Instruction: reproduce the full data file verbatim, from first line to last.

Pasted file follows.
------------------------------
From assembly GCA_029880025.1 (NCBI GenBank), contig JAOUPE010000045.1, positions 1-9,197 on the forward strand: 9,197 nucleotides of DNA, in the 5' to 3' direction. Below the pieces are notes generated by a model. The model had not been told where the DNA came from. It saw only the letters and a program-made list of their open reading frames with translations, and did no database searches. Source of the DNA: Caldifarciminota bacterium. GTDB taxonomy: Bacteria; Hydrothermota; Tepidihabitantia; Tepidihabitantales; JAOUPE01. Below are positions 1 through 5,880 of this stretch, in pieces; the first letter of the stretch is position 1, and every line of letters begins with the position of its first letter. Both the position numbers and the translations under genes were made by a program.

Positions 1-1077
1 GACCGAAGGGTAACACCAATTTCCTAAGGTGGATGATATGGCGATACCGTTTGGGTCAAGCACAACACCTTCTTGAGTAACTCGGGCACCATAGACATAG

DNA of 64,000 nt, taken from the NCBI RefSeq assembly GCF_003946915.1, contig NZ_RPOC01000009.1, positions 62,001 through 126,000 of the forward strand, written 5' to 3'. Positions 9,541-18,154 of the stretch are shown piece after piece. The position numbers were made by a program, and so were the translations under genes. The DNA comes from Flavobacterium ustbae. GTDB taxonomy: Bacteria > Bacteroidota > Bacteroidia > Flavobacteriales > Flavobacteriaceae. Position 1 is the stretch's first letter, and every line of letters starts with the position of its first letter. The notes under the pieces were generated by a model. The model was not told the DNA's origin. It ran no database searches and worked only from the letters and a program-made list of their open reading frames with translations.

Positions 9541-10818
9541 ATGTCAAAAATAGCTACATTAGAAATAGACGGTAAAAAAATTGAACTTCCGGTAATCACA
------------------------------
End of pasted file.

From assembly GCA_029880025.1 (NCBI GenBank), contig JAOUPE010000045.1, positions 1-9,197 on the forward strand: 9,197 nucleotides of DNA, in the 5' to 3' direction. Below the pieces are notes generated by a model. The model had not been told where the DNA came from. It saw only the letters and a program-made list of their open reading frames with translations, and did no database searches. Source of the DNA: Caldifarciminota bacterium. GTDB taxonomy: Bacteria; Hydrothermota; Tepidihabitantia; Tepidihabitantales; JAOUPE01. Below are positions 1 through 5,880 of this stretch, in pieces; the first letter of the stretch is position 1, and every line of letters begins with the position of its first letter. Both the position numbers and the translations under genes were made by a program.

Positions 1-1077
1 GACCGAAGGGTAACACCAATTTCCTAAGGTGGATGATATGGCGATACCGTTTGGGTCAAGCACAACACCTTCTTGAGTAACTCGGGCACCATAGACATAG

DNA of 64,000 nt, taken from the NCBI RefSeq assembly GCF_003946915.1, contig NZ_RPOC01000009.1, positions 62,001 through 126,000 of the forward strand, written 5' to 3'. Positions 9,541-18,154 of the stretch are shown piece after piece. The position numbers were made by a program, and so were the translations under genes. The DNA comes from Flavobacterium ustbae. GTDB taxonomy: Bacteria > Bacteroidota > Bacteroidia > Flavobacteriales > Flavobacteriaceae. Position 1 is the stretch's first letter, and every line of letters starts with the position of its first letter. The notes under the pieces were generated by a model. The model was not told the DNA's origin. It ran no database searches and worked only from the letters and a program-made list of their open reading frames with translations.

Positions 9541-10818
9541 ATGTCAAAAATAGCTACATTAGAAATAGACGGTAAAAAAATTGAACTTCCGGTAATCACA